James Hamilton on Improving PUE

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James Hamilton of Amazon has a worthwhile blog post looking at some of the controversies surrounding Power Usage Effectiveness (PUE), which has emerged as the leading metric for data center energy efficiency. The growing number of facilities announcing low PUE numbers has prompted scrutiny about how PUE is being measured, along with pockets of cynicism about facilities and systems being designed to “game” the standard.

The PUE metric, which has been popularized by The Green Grid, compares a facility’s total power usage to the amount of power used by the IT equipment, revealing how much is lost in distribution and conversion. An average PUE of 2.0 indicates that the IT equipment uses about 50 percent of the power to the building. A number of data center operators, including Google, have announced PUE readings of 1.2 or below for their data centers.

Hamilton identifies some of the areas of contention around PUE, and then proposes a new standard called tPUE (Total Power Usage Efficiency) that refines PUE with standard processes for measuring total facility power and “productive” IT equipment power.

Hamilton’s tPUE proposes that total facility power be measured at medium voltage before all UPS and power conditioning takes place, while “Productive IT Equipment Power” measures server power, while excluding PSU, VRD and other conversion losses as well as fan or cooling power consumption.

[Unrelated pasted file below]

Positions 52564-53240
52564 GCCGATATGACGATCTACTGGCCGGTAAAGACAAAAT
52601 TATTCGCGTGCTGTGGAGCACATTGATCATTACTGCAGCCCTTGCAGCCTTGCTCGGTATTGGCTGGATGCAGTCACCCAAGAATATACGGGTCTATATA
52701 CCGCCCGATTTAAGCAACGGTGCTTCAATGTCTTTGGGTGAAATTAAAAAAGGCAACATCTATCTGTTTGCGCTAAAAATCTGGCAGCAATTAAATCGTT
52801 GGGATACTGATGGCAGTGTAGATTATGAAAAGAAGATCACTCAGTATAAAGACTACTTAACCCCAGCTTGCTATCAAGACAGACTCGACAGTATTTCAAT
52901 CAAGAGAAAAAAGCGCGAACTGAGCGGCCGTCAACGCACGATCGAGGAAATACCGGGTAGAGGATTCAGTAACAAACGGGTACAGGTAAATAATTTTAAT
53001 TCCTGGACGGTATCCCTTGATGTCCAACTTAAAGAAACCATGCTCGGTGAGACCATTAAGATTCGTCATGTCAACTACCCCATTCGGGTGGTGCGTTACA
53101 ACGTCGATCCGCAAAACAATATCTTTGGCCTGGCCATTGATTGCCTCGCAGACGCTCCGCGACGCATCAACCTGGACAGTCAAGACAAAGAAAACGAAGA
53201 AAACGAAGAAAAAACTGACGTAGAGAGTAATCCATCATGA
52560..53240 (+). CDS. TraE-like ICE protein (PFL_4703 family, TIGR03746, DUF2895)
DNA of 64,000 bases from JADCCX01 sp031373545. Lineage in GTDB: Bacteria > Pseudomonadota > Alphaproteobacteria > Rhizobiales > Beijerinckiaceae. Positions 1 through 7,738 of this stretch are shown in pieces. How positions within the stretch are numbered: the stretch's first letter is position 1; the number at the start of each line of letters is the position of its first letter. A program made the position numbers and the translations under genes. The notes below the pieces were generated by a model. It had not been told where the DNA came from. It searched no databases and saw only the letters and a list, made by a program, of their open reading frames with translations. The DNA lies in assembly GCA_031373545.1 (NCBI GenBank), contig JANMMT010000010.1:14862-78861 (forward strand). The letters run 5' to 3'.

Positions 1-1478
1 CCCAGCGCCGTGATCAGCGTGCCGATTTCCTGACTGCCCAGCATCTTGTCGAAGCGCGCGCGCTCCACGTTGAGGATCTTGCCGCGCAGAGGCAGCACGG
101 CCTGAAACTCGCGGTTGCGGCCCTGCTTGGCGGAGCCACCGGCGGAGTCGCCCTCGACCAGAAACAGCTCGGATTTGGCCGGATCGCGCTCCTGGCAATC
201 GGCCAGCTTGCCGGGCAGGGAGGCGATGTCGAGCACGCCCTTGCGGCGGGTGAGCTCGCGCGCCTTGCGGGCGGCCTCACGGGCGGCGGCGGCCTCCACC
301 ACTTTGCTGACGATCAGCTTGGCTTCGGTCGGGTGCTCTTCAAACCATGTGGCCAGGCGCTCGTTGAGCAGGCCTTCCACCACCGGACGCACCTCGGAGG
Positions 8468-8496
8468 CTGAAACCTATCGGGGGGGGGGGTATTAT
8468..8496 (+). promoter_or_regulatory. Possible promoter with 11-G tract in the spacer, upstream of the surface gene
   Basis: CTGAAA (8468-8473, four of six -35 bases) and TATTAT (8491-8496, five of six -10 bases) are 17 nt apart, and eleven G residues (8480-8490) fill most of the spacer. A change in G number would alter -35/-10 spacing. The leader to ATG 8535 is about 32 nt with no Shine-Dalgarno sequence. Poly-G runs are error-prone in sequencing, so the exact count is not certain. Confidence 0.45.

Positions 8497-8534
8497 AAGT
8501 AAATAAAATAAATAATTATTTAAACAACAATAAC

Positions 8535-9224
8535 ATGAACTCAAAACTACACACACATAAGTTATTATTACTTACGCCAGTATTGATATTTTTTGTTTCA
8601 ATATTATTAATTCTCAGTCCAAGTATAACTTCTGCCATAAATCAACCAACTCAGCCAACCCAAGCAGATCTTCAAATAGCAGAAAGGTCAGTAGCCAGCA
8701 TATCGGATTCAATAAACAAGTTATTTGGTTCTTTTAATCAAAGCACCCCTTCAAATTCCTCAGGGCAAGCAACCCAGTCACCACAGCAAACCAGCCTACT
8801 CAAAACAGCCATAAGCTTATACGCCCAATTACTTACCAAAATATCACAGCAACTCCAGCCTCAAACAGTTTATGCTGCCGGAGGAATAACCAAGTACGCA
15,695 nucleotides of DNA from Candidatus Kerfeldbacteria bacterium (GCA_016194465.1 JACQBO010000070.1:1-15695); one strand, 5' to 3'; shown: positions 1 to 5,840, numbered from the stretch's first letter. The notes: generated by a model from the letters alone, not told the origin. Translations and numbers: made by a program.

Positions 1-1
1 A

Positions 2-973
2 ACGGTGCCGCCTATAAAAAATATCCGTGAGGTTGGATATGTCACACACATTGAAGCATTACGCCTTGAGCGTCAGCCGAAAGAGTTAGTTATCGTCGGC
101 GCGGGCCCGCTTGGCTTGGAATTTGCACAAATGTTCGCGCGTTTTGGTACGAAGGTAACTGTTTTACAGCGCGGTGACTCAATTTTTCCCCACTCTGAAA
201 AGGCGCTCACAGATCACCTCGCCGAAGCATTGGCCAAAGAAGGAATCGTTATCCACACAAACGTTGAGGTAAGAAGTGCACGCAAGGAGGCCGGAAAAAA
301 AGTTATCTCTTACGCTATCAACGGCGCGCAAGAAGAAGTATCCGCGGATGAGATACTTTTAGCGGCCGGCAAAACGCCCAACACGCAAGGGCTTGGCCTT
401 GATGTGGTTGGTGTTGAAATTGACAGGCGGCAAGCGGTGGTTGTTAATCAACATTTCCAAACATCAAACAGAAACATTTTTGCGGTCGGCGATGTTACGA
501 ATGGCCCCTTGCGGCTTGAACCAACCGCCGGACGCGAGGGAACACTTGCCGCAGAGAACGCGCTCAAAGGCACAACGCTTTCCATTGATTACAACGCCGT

Defining IT Equipment
Hamilton says this approach would address variability in what components are measured as part of the IT load, a distinction that shifts in containers and other design scenarios. “What we want to measure is the power delivered to individual components,” Hamilton writes. “We want to measure the power delivered to memory, CPU, etc. Our goal is to get power after the last conversion.”

Will this proposed revision to PUE gain traction? James Hamilton is well respected in the industry from his work with Microsoft and Amazon and has been an important voice in the growing discussion of data center best practices. His blog is widely read, and the tPUE proposal is bound to be seriously reviewed and discussed in the industry.

Green Grid & Clarifying PUE
Where’s The Green Grid on this? Hiding its jewels behind a paywall, unfortunately. In March The Green Grid sought to address concerns about PUE reporting by issuing a white paper with “a set of rules and guidelines and a required process that organizations should follow when making public claims as to PUE or DCiE measurements.”

Here’s the problem: The white paper is restricted to members of The Green Grid, which costs $5,000 a year to join.

Fortunately, Green Grid board member John Tuccillo provided an overview of the group’s approach at the Google Data Center Summit in April. He outlined three levels of PUE measurement, based on the particulars of where and when measurements are taken (see chart and video of Tuccillio’s talk). The Basic, Intermediate and Advanced PUE ratings are defined by where the IT equipment power and total facility power measurements are taken, and how often the data is collected.

About the Author

Rich Miller is the founder and editor-in-chief of Data Center Knowledge, and has been reporting on the data center sector since 2000. He has tracked the growing impact of high-density computing on the power and cooling of data centers, and the resulting push for improved energy efficiency in these facilities.

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2 Comments

  1. mark macauley

    I have had issues with PUE, metered power, and any other measurement as I equate the development of the yardsticks with which we are measured with legislation - those who write it don't 'get' it from an operations perspective. My personal belief is that you pick whatever measurement you want to use ind IMPROVE it. Your facilities, your yardstick, your numbers. You either get better and more efficient or you don't.